PMS can appear at any time between puberty and menopause. A woman's symptoms usually recur in a predictable pattern but may worsen with age or stress. It is also common for PMS to increase during times of hormonal instability, such as puberty, the time after childbirth and the period after a miscarriage or an abortion. Changes in contraception may worsen PMS as well.
Most women experience some of the symptoms associated with PMS at some point in their lives, but not all women have the syndrome. While the exact number of women who have the condition is debatable, the National Institutes of Health estimates that 75 percent of menstruating women experience some form of PMS.

Some women have pre menstrual symptoms that are so severe that it disrupts their daily lives. This more severe condition is called premenstrual dysphoric disorder (PMDD). Patients with PMDD are diagnosed under strict guidelines issued by the American College of Obstetricians and Gynecologists (ACOG). While the symptoms are similar, PMDD is considered a separate disorder from PMS.

Causes of premenstrual syndrome

Although PMS was first identified more than 70 years ago, not much is known about the condition. While its exact cause isn't known, experts have identified several factors that may cause or contribute to PMS. They are:

Hormonal changes. During the second half of your menstrual cycle (the last 14 days of a 28-day cycle), levels of the hormones estrogen and progesterone increase until approximately day 21 and then begin to fall. Tissues throughout your body are sensitive to these changes.

Chemical changes. Fluctuations in the levels of serotonin, a brain chemical linked to mood states, may be a cause. Insufficient serotonin levels have been linked to depression, while excess levels have been linked to anxiety.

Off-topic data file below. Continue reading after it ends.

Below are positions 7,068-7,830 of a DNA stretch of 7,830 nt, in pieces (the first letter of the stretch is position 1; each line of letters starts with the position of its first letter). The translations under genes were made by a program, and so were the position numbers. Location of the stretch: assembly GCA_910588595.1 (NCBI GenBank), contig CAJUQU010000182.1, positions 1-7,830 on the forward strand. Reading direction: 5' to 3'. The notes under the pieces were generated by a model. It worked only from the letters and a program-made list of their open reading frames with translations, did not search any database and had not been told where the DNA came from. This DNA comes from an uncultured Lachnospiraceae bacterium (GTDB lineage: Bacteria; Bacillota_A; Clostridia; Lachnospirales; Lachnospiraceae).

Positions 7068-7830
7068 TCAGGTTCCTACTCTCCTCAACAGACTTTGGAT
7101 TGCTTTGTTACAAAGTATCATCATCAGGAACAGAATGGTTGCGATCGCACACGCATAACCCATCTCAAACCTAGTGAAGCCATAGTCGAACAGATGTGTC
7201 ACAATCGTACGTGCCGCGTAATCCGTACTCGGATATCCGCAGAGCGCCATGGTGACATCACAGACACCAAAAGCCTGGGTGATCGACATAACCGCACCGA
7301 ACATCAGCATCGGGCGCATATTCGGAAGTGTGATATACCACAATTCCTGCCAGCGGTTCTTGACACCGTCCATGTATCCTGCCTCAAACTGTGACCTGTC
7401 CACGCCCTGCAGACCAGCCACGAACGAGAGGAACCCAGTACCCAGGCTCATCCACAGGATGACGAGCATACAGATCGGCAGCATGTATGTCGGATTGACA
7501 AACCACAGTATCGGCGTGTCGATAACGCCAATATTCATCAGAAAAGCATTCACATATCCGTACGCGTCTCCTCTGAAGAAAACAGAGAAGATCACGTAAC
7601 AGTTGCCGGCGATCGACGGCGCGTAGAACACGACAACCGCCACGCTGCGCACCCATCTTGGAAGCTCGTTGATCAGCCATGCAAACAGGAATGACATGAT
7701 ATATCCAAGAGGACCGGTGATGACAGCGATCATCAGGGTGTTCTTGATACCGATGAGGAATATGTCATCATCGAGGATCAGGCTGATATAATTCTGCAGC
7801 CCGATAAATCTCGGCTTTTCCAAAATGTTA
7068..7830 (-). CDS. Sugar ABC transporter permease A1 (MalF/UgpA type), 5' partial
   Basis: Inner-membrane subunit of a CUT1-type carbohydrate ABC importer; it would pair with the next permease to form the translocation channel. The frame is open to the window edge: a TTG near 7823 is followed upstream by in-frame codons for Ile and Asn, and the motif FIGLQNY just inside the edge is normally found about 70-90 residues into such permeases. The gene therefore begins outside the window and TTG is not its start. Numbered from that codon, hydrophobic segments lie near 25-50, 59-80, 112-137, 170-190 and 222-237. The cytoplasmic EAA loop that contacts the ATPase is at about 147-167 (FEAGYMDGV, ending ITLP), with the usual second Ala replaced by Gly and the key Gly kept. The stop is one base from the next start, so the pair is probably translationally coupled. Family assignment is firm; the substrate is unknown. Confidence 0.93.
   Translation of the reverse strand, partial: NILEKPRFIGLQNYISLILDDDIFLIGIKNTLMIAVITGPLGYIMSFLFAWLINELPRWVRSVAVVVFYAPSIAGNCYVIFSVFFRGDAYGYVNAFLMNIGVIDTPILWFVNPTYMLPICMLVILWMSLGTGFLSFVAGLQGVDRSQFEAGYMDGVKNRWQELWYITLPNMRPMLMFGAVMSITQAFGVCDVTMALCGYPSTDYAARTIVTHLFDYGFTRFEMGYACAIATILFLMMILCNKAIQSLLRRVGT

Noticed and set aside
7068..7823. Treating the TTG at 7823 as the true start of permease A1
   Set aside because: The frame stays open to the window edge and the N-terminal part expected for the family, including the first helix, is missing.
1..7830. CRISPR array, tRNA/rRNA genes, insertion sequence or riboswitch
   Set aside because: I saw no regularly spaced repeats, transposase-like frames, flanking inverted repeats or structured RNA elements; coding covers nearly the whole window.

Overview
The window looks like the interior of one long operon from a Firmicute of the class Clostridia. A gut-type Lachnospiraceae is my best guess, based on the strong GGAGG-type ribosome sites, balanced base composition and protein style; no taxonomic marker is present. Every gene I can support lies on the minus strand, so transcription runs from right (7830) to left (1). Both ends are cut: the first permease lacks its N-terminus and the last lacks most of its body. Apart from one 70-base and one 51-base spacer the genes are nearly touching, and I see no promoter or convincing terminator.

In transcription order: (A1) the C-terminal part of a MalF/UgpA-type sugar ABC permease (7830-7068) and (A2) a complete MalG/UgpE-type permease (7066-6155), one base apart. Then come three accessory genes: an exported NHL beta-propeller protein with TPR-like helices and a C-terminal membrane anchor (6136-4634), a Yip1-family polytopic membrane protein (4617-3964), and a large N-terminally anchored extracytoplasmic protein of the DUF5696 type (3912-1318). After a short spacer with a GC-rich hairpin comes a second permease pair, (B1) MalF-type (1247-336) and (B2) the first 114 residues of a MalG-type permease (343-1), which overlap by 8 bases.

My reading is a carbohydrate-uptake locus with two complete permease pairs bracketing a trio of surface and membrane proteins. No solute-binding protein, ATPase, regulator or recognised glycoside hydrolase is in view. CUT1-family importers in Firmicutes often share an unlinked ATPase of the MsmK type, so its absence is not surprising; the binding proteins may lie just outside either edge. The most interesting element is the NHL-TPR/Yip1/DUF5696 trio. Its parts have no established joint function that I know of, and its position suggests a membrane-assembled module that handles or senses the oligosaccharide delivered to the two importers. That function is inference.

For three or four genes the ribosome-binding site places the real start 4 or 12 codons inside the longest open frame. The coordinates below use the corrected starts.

Diet. Some PMS symptoms have been linked to deficiencies in calcium and vitamins A, E and B (which helps to produce serotonin). Certain foods and drinks have also been identified as possible contributors to PMS, including:

Salt. Eating salty foods can cause you to retain fluid.
Alcohol or caffeine. Drinking beverages containing alcohol or caffeine may cause changes in your mood or energy level.

Although stress has been credited with aggravating some symptoms of PMS, it isn't considered a cause. Researchers have also been able to identify a number of factors that might put you at higher risk for PMS. They include:
Depression. Women with a history of depression or postpartum depression have a higher incidence of PMS.

Heredity. Women with a family history of PMS are more likely to have PMS.

Children. Women with more children are more likely to experience more severe symptoms than women with fewer children.

Physical activity. Inactive women are at a higher risk for PMS than those that exercise regularly.

Tuesday, June 12

The Signs of Hard Times

The daily news of bus hold-ups and bank robberies plus cellphone & bag snatching makes me paranoid. I've seen and experienced first hand what one guy or a gang of thieves desperate for money can do.